Pacific Standard Time: Art in L.A., 1945–1980, an unprecedented multi-institution collaboration launched in 2011, established the Getty, and especially the Getty Research Institute, as leading experts in 20th-century Los Angeles art. The subsequent Pacific Standard Time Presents: Modern Architecture in L.A. was made possible by the Getty Research Institute’s unparalleled collections and research on Los Angeles architecture. And the upcoming Pacific Standard Time: LA/LA positions the Getty and the GRI at the forefront of new scholarship on Latin American art from the ancient to the contemporary. The GRI will participate with four exhibitions, one of which, Golden Kingdoms: Luxury and Legacy in the Ancient Americas, together with the Getty Museum and the Metropolitan Museum in New York, got Gaehtgens’s special support. The exhibition is dedicated to the Pre-Columbian period and will provide new ways of thinking about materials, luxury, and the visual arts in a global perspective.

An international search for a new director of the Getty Research Institute will be conducted by the J. Paul Getty Trust.

About Thomas Gaehtgens
Thomas W. Gaehtgens received his doctorate in 1966 at the Institute of Art History at the Universität Bonn and his habilitation in 1972 at the Universität Göttingen. In 1979, he was a Fellow at the Institute for Advanced Studies in Princeton. Between 1980 and 2006 he served as professor at the Freie Universität in Berlin. He was a Getty Scholar at the J. Paul Getty Center for the History of Art and the Humanities, Santa Monica, from 1985 to 1986. In 1992, he organized the 26th International Congress of Art History in Berlin and served as the president of the Comité International d’Histoire de l’Art (CIHA) from 1992 to 1996. Professor Gaehtgens taught at the Collège de France in 1995 and held the position of European Chair at the Collège de France between 1998 and 1999. He was director of the Deutsches Forum für Kunstgeschichte/Centre allemand d’histoire de l’art in Paris, an organization he founded in 1997. In 2004, he received an honorary doctorate at the Courtauld Institute of Art. Since 2007, he has been the director of the Getty Research Institute in Los Angeles. Professor Gaehtgens was awarded the Grand Prix de l’Académie Française pour la Francophonie in 2009. In 2011, he received an honorary doctorate from the Paris-Sorbonne, and was elected a fellow of the American Academy of Arts and Sciences. In recognition of his influential scholarship, Gaehtgens was awarded the prestigious Prix Mondial Cino del Duca 2015 by the Institut de France. His research interests include eighteenth- to twentieth-century French and German art history, as well as the history of the museum.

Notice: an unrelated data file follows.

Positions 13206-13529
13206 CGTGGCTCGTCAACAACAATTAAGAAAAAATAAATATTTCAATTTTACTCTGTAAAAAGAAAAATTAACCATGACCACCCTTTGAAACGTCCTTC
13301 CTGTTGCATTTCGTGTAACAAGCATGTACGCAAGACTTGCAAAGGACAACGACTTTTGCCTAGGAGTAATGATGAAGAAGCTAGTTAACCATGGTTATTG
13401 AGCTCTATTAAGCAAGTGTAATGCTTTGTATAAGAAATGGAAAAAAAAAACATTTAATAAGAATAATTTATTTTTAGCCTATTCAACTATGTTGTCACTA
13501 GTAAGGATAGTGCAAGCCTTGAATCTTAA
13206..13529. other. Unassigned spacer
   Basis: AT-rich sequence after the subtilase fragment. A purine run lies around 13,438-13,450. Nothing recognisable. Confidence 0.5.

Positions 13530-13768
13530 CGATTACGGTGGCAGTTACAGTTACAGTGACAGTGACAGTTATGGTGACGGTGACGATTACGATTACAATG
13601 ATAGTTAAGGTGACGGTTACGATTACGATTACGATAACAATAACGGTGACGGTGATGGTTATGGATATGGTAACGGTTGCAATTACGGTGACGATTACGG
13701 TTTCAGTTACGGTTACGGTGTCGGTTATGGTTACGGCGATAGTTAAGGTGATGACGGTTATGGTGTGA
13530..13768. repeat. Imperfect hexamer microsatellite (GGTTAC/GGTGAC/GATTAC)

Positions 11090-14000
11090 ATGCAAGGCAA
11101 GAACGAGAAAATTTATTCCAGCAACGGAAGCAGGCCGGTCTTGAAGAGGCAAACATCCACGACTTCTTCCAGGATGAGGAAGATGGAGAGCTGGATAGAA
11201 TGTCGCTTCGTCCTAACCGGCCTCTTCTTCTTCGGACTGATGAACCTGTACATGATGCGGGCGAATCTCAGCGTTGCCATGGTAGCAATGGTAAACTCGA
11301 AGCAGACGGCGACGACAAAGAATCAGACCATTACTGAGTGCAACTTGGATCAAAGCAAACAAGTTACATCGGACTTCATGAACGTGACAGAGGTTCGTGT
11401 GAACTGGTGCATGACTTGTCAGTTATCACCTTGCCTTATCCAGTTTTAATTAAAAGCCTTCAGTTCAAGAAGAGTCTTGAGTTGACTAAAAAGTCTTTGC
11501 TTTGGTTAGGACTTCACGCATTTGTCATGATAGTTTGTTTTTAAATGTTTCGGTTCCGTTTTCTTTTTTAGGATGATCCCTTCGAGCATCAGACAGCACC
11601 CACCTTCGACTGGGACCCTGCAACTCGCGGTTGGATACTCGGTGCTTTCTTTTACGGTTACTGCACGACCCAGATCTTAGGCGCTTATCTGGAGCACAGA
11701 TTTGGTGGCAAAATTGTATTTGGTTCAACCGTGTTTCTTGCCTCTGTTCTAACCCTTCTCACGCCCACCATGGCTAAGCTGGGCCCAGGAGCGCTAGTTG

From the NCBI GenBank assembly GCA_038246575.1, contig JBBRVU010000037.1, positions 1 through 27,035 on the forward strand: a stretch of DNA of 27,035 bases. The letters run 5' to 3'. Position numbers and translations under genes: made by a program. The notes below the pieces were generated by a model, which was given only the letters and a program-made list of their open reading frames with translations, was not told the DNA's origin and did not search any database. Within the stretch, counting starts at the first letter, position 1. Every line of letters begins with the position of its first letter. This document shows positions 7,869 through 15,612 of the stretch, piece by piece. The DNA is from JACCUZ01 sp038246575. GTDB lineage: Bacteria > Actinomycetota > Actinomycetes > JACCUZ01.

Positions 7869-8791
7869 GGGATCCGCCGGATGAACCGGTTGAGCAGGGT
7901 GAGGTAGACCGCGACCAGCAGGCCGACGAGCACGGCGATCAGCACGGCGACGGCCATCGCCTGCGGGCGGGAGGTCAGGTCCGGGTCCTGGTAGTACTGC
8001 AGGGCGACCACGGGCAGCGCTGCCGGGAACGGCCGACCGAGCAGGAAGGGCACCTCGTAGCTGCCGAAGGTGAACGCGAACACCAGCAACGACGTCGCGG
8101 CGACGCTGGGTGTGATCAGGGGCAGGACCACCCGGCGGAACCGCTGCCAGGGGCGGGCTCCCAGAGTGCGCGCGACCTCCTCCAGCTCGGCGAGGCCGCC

Summary of Publications by Thomas Gaehtgens
Versailles als Nationaldenkmal (1984); with Jacques Lugand, Joseph-Marie Vien: Peintre du Roi (1988); Anton von Werner: Die Proklamierung des Deutschen Kaiserreiches, ein Historienbild im Wandel preußischer Politik (1990); Die Berliner Museumsinsel im Deutschen Kaiserreich: Zur Kulturpolitik der Museen in der wilhelminischen Epoche (1992); with Krzystof Pomian, Le XVIIIe siècle (1998); L’art sans frontières, Paris-Berlin: Les relations artistiques franco-allemandes (1999); and L’art, l’histoire, l’histoire de l’art (2011). He has also edited a wide range of books and authored many articles about French and German history of art from the eighteenth, nineteenth, and twentieth centuries and is currently completing a book manuscript on the shelling of Reims cathedral and the intellectual conflict between Germany and France during the First World War.